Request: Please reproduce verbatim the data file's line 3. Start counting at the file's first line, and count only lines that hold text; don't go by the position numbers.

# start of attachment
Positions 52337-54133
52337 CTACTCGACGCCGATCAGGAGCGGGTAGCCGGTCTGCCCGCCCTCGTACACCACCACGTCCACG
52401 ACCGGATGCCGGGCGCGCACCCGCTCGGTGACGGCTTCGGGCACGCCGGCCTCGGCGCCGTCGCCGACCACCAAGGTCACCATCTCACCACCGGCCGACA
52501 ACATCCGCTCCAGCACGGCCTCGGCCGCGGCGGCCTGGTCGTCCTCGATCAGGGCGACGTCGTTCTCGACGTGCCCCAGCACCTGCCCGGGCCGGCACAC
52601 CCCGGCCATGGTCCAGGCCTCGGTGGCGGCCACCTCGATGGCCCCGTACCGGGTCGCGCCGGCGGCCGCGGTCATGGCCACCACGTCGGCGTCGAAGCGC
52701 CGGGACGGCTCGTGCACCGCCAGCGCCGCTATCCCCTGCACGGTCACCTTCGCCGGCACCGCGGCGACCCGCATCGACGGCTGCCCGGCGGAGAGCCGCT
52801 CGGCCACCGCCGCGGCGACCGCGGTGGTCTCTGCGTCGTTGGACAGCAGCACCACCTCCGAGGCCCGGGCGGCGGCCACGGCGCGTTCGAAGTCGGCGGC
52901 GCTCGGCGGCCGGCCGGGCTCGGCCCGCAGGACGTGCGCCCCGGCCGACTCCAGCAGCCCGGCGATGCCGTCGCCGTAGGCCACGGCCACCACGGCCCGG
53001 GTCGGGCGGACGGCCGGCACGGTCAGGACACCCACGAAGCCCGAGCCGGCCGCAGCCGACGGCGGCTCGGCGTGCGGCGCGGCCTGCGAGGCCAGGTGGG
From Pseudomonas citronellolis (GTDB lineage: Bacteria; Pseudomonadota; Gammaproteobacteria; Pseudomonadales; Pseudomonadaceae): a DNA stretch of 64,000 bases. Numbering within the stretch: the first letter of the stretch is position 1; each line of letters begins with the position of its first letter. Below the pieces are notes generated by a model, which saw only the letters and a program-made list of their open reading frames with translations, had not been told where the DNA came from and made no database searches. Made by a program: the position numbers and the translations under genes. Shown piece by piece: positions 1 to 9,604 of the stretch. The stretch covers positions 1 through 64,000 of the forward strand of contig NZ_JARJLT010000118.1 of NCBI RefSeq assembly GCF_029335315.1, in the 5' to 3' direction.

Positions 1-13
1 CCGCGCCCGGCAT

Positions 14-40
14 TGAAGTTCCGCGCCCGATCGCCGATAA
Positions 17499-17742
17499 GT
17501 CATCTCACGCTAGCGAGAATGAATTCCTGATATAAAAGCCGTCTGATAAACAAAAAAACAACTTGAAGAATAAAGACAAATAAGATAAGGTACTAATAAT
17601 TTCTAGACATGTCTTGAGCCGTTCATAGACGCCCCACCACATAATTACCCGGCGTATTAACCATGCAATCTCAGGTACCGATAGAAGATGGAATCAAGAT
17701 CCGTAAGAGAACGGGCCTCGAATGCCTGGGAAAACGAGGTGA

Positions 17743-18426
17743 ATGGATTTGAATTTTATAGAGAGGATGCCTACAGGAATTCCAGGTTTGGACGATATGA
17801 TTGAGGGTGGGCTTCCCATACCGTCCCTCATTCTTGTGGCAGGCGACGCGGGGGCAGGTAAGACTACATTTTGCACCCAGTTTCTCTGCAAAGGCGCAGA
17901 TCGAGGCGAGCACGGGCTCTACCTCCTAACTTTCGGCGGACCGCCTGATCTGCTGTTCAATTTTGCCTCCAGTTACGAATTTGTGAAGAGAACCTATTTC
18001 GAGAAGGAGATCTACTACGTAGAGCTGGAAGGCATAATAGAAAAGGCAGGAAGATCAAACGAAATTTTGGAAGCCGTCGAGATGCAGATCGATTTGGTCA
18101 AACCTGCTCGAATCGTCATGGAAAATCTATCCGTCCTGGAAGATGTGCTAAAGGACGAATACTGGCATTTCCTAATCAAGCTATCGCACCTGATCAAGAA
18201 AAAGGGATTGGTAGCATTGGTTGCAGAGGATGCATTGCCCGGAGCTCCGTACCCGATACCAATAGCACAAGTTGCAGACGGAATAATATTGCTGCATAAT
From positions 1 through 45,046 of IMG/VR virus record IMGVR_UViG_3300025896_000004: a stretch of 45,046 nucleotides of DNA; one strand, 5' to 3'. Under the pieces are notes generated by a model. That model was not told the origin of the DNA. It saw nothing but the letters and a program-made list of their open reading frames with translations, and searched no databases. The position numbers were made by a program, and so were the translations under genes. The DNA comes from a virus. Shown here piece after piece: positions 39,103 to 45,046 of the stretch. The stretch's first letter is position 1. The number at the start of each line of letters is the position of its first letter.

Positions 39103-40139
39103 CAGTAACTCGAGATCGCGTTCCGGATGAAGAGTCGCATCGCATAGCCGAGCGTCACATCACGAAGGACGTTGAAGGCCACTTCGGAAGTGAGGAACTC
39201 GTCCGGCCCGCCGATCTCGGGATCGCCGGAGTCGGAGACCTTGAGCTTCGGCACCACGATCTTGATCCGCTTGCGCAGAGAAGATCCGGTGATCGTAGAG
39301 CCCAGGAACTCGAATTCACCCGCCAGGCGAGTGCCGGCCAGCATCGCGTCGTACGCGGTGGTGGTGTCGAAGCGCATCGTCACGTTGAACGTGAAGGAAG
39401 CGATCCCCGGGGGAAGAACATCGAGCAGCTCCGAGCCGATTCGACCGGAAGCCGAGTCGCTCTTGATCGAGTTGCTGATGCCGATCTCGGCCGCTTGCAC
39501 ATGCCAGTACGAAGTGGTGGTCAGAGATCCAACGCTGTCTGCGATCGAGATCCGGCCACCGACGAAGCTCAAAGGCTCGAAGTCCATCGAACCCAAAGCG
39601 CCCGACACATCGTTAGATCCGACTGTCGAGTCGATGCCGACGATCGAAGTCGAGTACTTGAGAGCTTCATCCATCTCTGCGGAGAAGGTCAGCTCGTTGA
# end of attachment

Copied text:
52401 ACCGGATGCCGGGCGCGCACCCGCTCGGTGACGGCTTCGGGCACGCCGGCCTCGGCGCCGTCGCCGACCACCAAGGTCACCATCTCACCACCGGCCGACA